Second, many amacrine cells—perhaps a majority of the total number—perform find more some variety of vertical integration (the term is meant to contrast with lateral integration, as carried out by horizontal and wide-field amacrine cells). Only a small fraction of the 13 narrow field amacrine cell types found by MacNeil et al. (1999) were restricted to branching in narrow strata; the rest
communicate among several, sometimes all, of the layers of the IPL, like the cell shown in Figure 5. This means that they carry ON information into the OFF strata, and vice versa. This is termed crossover (for the crossing between ON and OFF layers) inhibition (because amacrine cells release GABA or glycine). It is the subject of very active investigation, which reveals a variety of interesting controls on the flow of information through the retina. The details are beyond the scope of this review, but an example is the finding
that some “excitatory” responses of ganglion cells to light are actually a release of amacrine mediated inhibition (Buldyrev et al., 2012; Demb and Singer, 2012; Farajian et al., 2011; Grimes et al., 2011; Molnar et al., 2009; buy JQ1 Nobles et al., 2012; Sivyer et al., 2010; Werblin, 2010). Third, most of the functions of amacrine cells are narrowly task-specific. An example is amacrine cell A17, a widely spreading neuron that places hundreds of electrotonically isolated synaptic boutons in contact with the output sites of the rod bipolar cell. At those points, the amacrine cell feeds back an inhibitory signal that improves the fidelity of information transmission by the rod bipolar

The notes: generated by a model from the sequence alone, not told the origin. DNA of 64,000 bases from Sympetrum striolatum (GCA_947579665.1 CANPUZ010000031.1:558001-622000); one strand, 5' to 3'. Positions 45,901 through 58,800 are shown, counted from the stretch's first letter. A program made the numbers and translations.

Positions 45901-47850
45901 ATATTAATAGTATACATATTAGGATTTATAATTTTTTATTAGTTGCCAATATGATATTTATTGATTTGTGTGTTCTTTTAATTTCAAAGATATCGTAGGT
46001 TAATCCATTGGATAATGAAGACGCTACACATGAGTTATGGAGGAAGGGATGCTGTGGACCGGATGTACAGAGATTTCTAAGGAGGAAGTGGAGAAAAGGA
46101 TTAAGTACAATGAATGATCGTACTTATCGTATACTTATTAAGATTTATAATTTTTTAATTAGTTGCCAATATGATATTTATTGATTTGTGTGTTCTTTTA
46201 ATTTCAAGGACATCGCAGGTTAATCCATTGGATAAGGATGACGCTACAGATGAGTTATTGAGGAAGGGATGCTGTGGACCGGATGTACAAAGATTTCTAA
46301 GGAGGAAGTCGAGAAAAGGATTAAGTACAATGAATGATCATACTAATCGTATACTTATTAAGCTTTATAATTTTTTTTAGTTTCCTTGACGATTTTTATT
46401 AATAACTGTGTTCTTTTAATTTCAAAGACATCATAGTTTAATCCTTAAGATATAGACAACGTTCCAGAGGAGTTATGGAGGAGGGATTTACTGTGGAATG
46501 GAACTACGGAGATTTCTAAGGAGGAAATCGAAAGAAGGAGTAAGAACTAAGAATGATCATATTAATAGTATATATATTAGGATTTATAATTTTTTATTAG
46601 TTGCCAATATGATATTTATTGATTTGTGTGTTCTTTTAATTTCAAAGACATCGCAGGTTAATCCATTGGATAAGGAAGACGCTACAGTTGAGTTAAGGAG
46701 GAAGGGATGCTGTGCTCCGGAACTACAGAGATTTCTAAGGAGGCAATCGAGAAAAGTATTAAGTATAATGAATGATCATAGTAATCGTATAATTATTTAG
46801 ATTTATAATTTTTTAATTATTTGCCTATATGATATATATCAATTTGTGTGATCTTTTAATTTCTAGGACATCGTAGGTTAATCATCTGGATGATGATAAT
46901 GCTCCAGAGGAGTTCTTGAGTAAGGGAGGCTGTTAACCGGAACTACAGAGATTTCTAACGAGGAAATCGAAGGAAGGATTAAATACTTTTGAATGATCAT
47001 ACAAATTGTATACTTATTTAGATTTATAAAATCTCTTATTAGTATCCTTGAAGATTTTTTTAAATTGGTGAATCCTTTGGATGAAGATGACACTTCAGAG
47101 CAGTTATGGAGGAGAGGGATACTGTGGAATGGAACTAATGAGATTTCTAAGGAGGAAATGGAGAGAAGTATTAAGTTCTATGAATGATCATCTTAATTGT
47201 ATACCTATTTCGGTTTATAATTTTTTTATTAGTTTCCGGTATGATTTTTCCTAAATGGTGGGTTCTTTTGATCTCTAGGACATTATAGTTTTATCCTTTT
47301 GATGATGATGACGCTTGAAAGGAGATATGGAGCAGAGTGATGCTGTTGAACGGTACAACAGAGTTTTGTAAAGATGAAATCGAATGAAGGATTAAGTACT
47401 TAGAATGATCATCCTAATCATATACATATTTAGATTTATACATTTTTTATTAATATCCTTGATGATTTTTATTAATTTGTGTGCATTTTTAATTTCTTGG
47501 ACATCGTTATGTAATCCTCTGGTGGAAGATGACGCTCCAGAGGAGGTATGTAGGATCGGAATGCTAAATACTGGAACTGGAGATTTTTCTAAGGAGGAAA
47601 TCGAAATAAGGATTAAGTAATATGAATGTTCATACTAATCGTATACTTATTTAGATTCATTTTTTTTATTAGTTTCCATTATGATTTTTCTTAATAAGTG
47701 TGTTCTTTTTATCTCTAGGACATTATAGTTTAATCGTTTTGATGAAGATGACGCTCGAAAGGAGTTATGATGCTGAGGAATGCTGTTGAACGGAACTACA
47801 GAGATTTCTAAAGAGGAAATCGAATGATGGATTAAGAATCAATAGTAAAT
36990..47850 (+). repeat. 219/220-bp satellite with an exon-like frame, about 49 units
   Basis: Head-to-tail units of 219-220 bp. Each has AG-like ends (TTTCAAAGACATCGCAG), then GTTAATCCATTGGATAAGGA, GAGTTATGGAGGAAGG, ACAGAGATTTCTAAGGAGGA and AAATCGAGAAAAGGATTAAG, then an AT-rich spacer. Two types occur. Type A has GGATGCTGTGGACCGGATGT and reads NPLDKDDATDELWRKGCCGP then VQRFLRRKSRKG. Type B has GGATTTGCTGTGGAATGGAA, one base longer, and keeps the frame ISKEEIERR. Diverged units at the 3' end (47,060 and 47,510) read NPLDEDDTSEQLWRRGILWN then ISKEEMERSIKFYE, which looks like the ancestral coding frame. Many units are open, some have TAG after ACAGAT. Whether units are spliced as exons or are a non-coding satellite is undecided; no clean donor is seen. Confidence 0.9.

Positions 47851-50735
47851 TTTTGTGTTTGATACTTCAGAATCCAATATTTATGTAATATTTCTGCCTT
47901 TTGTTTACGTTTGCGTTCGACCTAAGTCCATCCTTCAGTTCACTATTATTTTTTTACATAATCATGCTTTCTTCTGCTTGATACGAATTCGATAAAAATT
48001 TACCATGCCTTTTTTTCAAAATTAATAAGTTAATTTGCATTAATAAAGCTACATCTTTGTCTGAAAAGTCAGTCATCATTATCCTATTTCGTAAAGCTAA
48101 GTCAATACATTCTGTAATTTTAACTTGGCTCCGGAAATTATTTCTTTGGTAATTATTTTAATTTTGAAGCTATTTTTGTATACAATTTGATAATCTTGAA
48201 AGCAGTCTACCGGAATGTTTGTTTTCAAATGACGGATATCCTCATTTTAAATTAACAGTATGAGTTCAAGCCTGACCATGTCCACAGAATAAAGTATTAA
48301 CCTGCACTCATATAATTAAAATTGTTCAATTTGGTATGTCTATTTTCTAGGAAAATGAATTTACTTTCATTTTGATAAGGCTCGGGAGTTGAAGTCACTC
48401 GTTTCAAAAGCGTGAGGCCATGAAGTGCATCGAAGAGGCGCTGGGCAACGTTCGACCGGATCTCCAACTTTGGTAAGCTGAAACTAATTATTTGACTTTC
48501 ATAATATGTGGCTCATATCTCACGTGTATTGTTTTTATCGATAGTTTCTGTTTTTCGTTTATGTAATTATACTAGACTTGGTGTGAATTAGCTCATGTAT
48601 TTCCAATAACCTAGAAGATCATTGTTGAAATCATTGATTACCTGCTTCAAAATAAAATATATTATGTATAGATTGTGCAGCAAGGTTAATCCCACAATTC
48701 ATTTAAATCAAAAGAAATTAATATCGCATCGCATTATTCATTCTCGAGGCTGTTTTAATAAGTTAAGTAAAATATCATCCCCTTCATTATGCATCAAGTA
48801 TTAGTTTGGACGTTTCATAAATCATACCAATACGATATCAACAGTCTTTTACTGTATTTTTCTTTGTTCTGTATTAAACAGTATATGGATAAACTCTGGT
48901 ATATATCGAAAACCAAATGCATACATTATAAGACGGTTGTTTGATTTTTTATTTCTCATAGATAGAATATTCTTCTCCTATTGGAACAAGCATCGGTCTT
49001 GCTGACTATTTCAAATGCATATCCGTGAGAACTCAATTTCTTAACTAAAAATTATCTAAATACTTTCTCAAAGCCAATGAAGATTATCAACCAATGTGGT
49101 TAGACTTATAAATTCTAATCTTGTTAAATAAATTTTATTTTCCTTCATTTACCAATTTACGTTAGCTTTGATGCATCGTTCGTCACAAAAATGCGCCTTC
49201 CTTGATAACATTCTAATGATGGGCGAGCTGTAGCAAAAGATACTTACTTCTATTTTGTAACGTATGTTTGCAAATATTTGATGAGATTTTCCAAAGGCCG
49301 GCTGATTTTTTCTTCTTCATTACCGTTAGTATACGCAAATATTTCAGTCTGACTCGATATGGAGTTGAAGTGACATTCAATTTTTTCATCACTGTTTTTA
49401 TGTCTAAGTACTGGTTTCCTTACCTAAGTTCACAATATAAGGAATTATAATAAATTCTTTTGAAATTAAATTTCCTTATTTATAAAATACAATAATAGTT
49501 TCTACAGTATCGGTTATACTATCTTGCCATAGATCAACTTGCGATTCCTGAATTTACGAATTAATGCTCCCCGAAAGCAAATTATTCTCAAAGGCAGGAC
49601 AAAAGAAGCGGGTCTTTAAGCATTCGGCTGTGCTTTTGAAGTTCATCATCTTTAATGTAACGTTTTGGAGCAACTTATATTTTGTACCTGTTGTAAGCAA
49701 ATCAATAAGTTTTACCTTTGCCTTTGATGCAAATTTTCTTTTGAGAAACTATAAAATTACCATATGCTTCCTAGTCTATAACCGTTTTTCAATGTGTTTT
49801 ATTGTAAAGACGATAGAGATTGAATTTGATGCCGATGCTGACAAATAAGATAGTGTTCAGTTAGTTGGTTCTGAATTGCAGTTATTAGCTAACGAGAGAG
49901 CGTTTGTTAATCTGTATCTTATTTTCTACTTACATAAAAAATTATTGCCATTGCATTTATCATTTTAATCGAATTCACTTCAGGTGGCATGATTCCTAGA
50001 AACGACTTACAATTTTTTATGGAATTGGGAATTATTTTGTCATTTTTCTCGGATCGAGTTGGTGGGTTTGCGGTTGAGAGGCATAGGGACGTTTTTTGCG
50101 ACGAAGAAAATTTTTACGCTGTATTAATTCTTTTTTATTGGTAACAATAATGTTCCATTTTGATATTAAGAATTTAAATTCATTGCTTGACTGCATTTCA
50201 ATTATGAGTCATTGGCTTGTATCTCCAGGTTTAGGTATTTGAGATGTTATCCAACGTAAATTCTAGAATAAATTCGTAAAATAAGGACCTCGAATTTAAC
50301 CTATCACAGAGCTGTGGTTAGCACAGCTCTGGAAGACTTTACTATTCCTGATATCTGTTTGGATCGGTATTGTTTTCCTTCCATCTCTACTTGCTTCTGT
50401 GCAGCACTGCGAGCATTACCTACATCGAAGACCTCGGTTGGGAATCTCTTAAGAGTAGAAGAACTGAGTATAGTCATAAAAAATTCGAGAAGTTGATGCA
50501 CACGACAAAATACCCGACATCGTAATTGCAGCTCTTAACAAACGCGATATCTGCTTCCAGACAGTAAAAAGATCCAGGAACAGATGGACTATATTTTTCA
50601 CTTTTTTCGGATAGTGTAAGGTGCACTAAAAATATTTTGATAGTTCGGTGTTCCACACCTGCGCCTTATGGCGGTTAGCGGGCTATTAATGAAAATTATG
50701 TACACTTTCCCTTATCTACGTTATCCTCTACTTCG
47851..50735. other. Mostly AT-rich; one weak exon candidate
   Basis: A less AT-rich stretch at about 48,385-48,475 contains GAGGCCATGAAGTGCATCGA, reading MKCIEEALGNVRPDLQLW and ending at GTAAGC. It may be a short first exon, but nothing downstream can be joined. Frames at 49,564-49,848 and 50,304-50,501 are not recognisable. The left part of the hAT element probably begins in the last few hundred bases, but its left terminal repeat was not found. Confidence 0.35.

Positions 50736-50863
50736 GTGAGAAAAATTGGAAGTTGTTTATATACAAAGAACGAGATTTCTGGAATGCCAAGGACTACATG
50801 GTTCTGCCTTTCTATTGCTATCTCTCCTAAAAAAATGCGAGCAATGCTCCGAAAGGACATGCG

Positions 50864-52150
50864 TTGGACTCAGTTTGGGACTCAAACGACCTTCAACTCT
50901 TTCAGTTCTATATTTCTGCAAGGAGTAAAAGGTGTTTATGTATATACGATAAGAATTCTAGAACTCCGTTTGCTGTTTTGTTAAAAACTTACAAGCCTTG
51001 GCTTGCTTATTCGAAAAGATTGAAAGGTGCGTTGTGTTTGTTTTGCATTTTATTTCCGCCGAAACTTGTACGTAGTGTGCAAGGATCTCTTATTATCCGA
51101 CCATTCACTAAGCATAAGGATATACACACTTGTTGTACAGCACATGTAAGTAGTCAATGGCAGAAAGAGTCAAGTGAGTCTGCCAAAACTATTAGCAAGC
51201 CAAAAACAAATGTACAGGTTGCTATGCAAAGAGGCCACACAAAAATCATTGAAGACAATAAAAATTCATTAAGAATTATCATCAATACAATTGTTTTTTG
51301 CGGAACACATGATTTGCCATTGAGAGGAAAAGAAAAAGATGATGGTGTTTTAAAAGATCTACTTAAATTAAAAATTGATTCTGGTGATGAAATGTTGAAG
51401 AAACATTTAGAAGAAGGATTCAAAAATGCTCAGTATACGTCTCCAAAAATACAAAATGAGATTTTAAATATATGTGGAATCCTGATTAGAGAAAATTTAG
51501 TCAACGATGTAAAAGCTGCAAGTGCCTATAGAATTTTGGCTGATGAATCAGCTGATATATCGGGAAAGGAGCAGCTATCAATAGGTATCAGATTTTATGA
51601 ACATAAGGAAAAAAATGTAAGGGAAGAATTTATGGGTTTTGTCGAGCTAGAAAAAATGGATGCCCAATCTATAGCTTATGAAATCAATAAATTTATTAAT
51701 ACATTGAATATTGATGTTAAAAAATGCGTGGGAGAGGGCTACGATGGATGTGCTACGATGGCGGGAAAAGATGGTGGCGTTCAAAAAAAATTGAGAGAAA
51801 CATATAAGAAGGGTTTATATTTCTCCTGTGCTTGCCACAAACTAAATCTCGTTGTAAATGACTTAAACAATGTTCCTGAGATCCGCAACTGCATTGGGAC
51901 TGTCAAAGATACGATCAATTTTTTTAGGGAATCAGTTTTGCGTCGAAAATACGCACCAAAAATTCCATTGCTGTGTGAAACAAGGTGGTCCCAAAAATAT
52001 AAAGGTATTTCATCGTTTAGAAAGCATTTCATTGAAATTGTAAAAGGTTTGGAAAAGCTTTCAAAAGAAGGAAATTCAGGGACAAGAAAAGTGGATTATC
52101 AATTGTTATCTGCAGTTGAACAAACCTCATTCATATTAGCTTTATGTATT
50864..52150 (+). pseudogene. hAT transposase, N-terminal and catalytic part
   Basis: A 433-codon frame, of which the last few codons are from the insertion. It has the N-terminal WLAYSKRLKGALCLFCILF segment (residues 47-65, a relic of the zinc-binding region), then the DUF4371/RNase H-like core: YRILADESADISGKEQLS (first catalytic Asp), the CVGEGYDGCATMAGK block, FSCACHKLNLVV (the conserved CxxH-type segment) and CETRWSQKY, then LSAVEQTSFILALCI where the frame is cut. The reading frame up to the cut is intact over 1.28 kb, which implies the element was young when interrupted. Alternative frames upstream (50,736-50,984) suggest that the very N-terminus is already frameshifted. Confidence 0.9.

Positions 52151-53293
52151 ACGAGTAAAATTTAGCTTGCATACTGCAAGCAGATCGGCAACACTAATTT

cell (Grimes et al., 2010; Sandell et al., 1989). This is the A17 cell’s primary, perhaps sole, task: and the A17 amacrine is in any case irrelevant to events that happen under daylight conditions. Another highly specialized amacrine cell, recently discovered in the ground squirrel retina, creates a specific receptive field property in a single type of ganglion cell (Chen and Li, 2012; Sher and DeVries, 2012). A blue-ON ganglion cell is well-known: it is excited by the blue-ON bipolar cell that selectively contacts blue cones. But electrophysiological recordings have encountered a blue-OFF ganglion cell, heptaminol inhibited when the stimulus lies at the short wavelength end of the spectrum. How can this happen if the only path through the retina is the blue-ON bipolar, carrying an excitatory signal? It turns out that a specific amacrine is driven directly by the blue-ON bipolar cell. The amacrine cell, like virtually all amacrine cells, is inhibitory to its postsynaptic partners. When excited by the blue-ON bipolar cell, this amacrine cell performs a sign inversion: it inhibits the ganglion cell upon which it synapses, thus creating a ganglion cell that is selective for blue stimuli and responds to a blue stimulus by slowing its firing—a blue-OFF ganglion cell. A final task-specific case is the role of the starburst amacrine cell.